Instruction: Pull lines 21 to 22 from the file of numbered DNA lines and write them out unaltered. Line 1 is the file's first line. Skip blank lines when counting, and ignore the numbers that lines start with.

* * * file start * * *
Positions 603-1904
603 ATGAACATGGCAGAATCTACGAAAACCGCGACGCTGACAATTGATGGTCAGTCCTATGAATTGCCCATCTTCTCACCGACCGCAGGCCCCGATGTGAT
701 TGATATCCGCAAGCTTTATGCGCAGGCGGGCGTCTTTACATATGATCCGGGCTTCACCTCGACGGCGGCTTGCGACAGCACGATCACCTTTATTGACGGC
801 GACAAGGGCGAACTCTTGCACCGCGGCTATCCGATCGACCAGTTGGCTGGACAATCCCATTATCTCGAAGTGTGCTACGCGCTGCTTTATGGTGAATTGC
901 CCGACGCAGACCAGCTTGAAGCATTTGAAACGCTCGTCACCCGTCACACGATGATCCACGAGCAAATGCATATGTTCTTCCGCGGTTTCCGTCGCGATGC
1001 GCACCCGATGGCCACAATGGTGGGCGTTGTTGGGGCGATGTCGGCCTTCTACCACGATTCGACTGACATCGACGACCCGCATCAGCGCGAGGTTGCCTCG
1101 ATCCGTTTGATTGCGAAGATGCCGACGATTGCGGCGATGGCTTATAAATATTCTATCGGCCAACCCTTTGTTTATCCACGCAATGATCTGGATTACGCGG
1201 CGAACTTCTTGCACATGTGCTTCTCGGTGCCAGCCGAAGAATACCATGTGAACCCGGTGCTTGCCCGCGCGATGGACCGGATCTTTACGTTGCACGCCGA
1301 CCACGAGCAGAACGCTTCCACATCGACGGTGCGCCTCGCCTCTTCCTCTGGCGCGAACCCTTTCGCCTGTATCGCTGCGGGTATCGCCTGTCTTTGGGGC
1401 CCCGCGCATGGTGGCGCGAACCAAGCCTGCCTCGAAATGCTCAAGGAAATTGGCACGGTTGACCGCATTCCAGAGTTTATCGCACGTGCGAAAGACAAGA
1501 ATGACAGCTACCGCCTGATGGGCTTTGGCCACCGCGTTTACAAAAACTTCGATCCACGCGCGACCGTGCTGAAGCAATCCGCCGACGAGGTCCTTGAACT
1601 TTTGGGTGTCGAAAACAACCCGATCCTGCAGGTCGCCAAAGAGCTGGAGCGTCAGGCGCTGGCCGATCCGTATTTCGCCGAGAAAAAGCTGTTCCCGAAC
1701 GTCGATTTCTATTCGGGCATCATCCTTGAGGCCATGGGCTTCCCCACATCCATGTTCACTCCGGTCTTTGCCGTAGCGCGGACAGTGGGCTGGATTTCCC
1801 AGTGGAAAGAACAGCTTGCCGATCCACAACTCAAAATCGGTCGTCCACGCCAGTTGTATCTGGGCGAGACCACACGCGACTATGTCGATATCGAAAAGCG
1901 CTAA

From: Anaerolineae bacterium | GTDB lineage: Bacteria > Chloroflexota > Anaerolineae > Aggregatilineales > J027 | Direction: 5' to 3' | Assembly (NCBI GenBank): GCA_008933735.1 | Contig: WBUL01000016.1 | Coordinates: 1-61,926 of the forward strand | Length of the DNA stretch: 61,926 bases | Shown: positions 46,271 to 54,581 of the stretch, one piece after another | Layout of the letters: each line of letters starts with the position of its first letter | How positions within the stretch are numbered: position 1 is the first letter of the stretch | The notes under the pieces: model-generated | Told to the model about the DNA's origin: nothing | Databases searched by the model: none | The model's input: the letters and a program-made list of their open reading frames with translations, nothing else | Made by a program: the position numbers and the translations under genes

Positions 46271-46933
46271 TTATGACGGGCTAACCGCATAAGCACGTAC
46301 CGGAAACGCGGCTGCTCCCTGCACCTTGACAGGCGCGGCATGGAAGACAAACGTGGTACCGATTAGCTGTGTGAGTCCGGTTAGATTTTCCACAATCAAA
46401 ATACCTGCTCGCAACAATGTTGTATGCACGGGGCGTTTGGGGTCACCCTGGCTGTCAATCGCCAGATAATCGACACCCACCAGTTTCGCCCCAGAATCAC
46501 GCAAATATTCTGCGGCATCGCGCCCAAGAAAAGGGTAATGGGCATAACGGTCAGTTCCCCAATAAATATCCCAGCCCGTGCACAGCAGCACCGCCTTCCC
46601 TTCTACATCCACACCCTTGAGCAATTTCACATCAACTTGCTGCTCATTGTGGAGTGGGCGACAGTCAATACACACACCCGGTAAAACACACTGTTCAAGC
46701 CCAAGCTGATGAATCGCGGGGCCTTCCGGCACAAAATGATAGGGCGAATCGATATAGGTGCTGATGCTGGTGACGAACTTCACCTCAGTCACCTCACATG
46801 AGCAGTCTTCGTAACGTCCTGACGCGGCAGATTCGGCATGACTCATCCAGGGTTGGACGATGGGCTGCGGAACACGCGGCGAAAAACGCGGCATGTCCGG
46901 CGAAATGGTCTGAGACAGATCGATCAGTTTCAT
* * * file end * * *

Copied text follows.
46501 GCAAATATTCTGCGGCATCGCGCCCAAGAAAAGGGTAATGGGCATAACGGTCAGTTCCCCAATAAATATCCCAGCCCGTGCACAGCAGCACCGCCTTCCC
46601 TTCTACATCCACACCCTTGAGCAATTTCACATCAACTTGCTGCTCATTGTGGAGTGGGCGACAGTCAATACACACACCCGGTAAAACACACTGTTCAAGC